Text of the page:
Can Coral Gables Really Work with its Citizens?
September 6, 2010 1 Comment
The National League of Cities provides excellent guidelines for cities, “Working Productively with 21st Century Citizens”. I was struck by the commitment and philosophy of the NLC in promoting proactive governments that engage the many citizens that feel capable and want to contribute to good and successful government and a high quality of life to their city.
Unfortunately, this approach is strange to the culture of the City of Coral Gables that incorporates only a few citizens mostly friendly to current authorities. There is a great need to expand the participation of citizens in Coral Gables, but this takes, first, a policy and commitment and, second, intensive work by the city to make it happen rather than follow perfunctory representations of community involvement through conventional, mostly powerless, boards.
Local officials in all kinds of communities are dealing with major changes in the relationship between citizens and government. Ordinary people seem more capable and more confident, but also more skeptical and even aggressive. Citizens may have less time for public life, but they often bring more knowledge and skills to the table. They feel more entitled to the services and protection of government, and yet have less faith in public officials. It seems like many citizens are more interested in governing, and less willing to be governed, than ever before. These changes can make local problem-solving and decision- making more difficult; they also can present opportunities for effective community building that will significantly enhance local governance capacity.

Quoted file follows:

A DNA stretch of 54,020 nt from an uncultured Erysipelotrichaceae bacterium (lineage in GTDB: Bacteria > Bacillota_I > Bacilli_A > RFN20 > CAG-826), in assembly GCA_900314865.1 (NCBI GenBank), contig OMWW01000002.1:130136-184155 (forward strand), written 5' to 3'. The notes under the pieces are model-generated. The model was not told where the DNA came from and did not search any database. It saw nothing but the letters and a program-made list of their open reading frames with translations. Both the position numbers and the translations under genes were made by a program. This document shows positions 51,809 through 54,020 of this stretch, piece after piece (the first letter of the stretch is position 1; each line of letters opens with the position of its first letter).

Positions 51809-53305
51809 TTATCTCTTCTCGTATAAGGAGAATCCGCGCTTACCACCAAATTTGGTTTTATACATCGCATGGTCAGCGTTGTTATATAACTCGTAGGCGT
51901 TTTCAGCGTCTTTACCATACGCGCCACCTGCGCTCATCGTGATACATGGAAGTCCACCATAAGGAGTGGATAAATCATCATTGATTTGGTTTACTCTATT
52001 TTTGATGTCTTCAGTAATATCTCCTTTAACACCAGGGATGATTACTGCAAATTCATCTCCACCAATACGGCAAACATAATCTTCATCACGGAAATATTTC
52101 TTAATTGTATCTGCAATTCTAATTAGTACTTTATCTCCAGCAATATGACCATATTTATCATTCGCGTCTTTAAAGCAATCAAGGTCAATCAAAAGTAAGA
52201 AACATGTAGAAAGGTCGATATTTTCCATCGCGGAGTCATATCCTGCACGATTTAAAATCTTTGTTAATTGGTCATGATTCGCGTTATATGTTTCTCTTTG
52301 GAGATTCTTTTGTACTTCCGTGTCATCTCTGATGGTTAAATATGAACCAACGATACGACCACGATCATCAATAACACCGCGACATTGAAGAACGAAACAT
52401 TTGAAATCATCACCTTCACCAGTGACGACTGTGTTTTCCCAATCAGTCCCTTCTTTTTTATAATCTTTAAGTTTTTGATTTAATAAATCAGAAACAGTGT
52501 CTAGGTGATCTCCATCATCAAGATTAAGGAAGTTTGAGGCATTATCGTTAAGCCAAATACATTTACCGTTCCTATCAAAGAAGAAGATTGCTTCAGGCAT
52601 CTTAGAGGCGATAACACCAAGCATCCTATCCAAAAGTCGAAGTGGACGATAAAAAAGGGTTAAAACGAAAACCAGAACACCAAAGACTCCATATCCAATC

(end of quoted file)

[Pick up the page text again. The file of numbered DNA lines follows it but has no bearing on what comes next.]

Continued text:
While city officials and commissioners may be uncomfortable with a new philosophy of engagement and participation by citizens, the process is sure to greatly strengthen the support and ideas of taxpayers and residents in the many hard decisions that will have to made in the coming years.